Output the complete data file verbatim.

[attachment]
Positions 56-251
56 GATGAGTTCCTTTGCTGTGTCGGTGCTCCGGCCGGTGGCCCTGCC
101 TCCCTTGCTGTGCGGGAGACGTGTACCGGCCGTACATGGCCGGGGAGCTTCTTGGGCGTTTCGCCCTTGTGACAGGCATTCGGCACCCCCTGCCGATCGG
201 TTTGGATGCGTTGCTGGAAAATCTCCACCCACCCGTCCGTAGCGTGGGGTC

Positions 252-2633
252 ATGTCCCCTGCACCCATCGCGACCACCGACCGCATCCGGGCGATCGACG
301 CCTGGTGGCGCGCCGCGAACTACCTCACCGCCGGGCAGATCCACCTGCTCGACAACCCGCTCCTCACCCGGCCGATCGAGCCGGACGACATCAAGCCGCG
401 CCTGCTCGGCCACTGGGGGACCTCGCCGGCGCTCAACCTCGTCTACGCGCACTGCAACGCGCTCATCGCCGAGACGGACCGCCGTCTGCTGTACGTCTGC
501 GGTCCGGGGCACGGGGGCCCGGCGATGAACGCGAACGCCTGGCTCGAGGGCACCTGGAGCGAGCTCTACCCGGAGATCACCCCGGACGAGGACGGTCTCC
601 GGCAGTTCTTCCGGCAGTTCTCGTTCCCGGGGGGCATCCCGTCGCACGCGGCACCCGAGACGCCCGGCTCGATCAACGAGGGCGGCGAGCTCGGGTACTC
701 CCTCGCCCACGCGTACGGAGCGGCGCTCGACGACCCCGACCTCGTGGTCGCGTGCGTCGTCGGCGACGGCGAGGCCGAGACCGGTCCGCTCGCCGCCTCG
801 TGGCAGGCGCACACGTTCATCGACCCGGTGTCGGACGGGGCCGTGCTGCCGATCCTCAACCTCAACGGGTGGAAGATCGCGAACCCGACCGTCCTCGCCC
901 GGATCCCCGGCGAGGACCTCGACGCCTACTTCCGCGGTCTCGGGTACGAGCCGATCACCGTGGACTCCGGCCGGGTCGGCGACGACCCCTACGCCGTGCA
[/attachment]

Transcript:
Positions 56-251
56 GATGAGTTCCTTTGCTGTGTCGGTGCTCCGGCCGGTGGCCCTGCC
101 TCCCTTGCTGTGCGGGAGACGTGTACCGGCCGTACATGGCCGGGGAGCTTCTTGGGCGTTTCGCCCTTGTGACAGGCATTCGGCACCCCCTGCCGATCGG
201 TTTGGATGCGTTGCTGGAAAATCTCCACCCACCCGTCCGTAGCGTGGGGTC

Positions 252-2633
252 ATGTCCCCTGCACCCATCGCGACCACCGACCGCATCCGGGCGATCGACG
301 CCTGGTGGCGCGCCGCGAACTACCTCACCGCCGGGCAGATCCACCTGCTCGACAACCCGCTCCTCACCCGGCCGATCGAGCCGGACGACATCAAGCCGCG
401 CCTGCTCGGCCACTGGGGGACCTCGCCGGCGCTCAACCTCGTCTACGCGCACTGCAACGCGCTCATCGCCGAGACGGACCGCCGTCTGCTGTACGTCTGC
501 GGTCCGGGGCACGGGGGCCCGGCGATGAACGCGAACGCCTGGCTCGAGGGCACCTGGAGCGAGCTCTACCCGGAGATCACCCCGGACGAGGACGGTCTCC
601 GGCAGTTCTTCCGGCAGTTCTCGTTCCCGGGGGGCATCCCGTCGCACGCGGCACCCGAGACGCCCGGCTCGATCAACGAGGGCGGCGAGCTCGGGTACTC
701 CCTCGCCCACGCGTACGGAGCGGCGCTCGACGACCCCGACCTCGTGGTCGCGTGCGTCGTCGGCGACGGCGAGGCCGAGACCGGTCCGCTCGCCGCCTCG
801 TGGCAGGCGCACACGTTCATCGACCCGGTGTCGGACGGGGCCGTGCTGCCGATCCTCAACCTCAACGGGTGGAAGATCGCGAACCCGACCGTCCTCGCCC
901 GGATCCCCGGCGAGGACCTCGACGCCTACTTCCGCGGTCTCGGGTACGAGCCGATCACCGTGGACTCCGGCCGGGTCGGCGACGACCCCTACGCCGTGCA